Making Homeworking Work

Making the Most of Homeworking

Within the context of the Coronavirus lockdown, homeworking has provided an alternative and viable means of working for the many organisations that are still able to operate. Whilst the arrangements have been relatively successful, it is highly unlikely that they are sustainable in the longer term. In order for homeworking to work effectively organisations need to provide the correct environment and support. This will allow them to reap the many benefits of homeworking whilst avoiding the various downsides.

Some fundamental considerations for organisations to start with include:

  • Creating a sustainable homeworking strategy – first and foremost organisations need to consider their unique needs and motivations for implementing or improving their homeworking policy. From there, formal guidelines, technologies and organisational arrangements can be established.
  • Developing the right organisation – to be successful homeworking needs to operate in harmony with the rest of the organisation. This means thinking about homeworking within the context of each element of the organisation in order to properly align and embed the arrangements.
  • Selecting the right jobs – not all jobs are suitable for homeworking. A key requirement is that jobs should be capable of being performed just as well by someone working at home. Suitable assessment criteria are required to test whether jobs can be feasibly done at home.
  • Selecting the right people – the question of who is suitable for homeworking is more complex than that of which jobs are suitable. This needs to take into account the skills and needs of the worker, their manager and the impact that homeworking may have on their work colleagues and the organisation itself.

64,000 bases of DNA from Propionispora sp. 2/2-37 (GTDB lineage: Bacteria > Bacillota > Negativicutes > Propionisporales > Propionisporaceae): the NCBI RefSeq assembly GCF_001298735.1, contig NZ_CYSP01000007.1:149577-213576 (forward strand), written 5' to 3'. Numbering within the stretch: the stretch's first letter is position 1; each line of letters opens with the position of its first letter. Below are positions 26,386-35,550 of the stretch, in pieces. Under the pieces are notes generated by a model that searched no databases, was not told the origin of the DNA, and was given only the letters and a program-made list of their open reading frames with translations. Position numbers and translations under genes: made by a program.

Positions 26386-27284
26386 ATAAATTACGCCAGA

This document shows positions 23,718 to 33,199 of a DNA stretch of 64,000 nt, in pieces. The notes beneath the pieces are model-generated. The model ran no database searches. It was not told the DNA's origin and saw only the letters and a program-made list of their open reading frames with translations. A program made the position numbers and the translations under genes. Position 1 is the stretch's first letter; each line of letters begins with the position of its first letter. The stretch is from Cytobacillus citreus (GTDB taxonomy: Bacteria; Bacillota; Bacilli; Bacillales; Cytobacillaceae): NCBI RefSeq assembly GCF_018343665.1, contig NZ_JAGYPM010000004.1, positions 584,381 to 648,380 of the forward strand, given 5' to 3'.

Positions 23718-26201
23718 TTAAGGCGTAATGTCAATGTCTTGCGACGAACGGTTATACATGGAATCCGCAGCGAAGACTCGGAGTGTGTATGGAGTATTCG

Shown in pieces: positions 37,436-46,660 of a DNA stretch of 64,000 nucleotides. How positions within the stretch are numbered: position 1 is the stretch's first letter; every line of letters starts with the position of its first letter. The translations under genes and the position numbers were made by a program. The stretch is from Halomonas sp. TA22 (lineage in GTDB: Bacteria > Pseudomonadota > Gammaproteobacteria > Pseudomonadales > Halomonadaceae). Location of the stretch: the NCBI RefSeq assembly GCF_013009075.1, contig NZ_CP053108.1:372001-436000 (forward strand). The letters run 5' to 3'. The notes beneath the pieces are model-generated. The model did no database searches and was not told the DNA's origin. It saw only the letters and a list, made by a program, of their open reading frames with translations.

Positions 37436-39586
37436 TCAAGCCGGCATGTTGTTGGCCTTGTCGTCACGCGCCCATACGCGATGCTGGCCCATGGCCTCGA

• Setting up the homeworker to work from home – homeworking brings about a distinct set of challenges in relation to the working environment. Home circumstances need to be considered closely to ensure the domestic arrangements are suitable for working safely at home.
  • Managing homeworkers – how staff who work from home are managed will influence whether homeworking will be a success. Some of the key ingredients for managing productive homeworking include:
    • Building trust between staff who work from home and their manager.
    • Agreeing how work performance will be monitored and managed.
    • Creating and continuing regular and clear channels of communication.
    • Paying a great deal of attention to motivating homeworkers.
    • Helping homeworkers overcome social and remote isolation.
    • Ensuring that homeworkers get the developmental support that they need.
    • Caring for the health, safety and wellbeing of homeworkers.

Making homeworking work isn’t just about providing robust technology and letting people get on with it. It is about clarity, purpose and connectivity. If you would like more information about implementing sustainable homeworking in your organisation, contact myHaswell on 0118 449 2829.

Dr Angela Ellam
Angela is a co-founder and Director of Haswell Analytics Limited. She has played key roles in the shaping and managing the myHaswell services.

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